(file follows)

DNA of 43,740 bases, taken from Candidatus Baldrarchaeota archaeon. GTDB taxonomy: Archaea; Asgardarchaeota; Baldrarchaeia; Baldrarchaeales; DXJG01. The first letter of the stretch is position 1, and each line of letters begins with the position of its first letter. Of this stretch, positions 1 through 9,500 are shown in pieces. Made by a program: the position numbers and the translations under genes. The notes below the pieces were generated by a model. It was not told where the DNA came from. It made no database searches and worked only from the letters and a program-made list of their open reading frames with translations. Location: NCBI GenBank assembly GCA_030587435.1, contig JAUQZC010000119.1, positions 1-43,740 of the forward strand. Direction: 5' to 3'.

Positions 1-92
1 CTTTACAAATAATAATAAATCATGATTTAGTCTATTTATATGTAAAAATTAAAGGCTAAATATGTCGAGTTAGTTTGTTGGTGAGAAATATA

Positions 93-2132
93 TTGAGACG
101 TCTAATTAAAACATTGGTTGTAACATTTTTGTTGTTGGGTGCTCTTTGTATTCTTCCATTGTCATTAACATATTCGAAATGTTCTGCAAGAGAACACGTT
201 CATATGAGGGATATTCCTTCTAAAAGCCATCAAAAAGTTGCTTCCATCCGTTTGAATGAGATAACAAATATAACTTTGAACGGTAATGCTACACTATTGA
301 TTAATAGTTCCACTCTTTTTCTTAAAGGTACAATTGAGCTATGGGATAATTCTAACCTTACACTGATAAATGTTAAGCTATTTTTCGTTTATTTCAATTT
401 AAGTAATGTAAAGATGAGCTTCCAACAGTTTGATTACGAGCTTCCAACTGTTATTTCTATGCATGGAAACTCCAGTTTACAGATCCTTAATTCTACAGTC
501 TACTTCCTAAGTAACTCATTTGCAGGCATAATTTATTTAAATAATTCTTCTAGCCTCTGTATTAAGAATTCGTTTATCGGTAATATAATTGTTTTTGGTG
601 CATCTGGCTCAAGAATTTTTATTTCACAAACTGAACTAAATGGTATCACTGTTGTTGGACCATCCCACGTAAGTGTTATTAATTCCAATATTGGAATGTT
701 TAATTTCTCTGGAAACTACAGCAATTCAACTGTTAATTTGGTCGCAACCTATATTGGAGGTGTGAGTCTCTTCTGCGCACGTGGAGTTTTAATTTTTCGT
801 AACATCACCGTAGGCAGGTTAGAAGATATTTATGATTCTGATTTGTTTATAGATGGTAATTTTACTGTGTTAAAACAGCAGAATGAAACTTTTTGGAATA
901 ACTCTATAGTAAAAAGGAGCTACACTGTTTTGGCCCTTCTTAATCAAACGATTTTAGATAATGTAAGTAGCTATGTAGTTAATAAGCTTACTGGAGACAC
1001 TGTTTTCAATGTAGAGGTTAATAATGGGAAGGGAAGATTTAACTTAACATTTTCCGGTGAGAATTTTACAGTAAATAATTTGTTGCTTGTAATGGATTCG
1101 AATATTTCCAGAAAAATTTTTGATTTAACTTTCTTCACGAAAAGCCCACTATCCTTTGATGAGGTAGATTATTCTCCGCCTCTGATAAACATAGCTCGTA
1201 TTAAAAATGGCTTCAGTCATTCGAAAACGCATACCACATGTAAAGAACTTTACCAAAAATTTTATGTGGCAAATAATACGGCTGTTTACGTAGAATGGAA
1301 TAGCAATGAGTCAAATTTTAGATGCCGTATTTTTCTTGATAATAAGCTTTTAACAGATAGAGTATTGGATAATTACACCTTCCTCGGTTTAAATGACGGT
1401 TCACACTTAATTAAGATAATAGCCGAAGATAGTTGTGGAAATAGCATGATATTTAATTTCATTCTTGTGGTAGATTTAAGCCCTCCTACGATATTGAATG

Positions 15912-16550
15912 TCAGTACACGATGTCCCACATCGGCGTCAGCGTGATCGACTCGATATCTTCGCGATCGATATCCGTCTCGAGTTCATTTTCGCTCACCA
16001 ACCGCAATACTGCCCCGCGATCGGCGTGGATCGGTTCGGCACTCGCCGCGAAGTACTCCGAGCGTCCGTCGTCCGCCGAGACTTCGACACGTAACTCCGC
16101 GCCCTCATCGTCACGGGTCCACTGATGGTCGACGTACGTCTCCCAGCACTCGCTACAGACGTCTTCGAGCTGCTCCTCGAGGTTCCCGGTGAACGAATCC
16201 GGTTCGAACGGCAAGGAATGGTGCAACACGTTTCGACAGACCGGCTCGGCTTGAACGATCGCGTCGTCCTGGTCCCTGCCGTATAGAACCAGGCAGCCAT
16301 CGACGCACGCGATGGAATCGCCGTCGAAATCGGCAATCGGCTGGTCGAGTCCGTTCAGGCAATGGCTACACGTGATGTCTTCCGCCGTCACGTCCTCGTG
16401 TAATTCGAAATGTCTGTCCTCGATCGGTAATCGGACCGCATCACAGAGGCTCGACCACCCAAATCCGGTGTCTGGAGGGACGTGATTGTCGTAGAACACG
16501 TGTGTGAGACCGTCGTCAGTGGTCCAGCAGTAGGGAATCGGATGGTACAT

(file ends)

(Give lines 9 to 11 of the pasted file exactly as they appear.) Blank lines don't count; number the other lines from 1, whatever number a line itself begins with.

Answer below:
401 AAGTAATGTAAAGATGAGCTTCCAACAGTTTGATTACGAGCTTCCAACTGTTATTTCTATGCATGGAAACTCCAGTTTACAGATCCTTAATTCTACAGTC
501 TACTTCCTAAGTAACTCATTTGCAGGCATAATTTATTTAAATAATTCTTCTAGCCTCTGTATTAAGAATTCGTTTATCGGTAATATAATTGTTTTTGGTG
601 CATCTGGCTCAAGAATTTTTATTTCACAAACTGAACTAAATGGTATCACTGTTGTTGGACCATCCCACGTAAGTGTTATTAATTCCAATATTGGAATGTT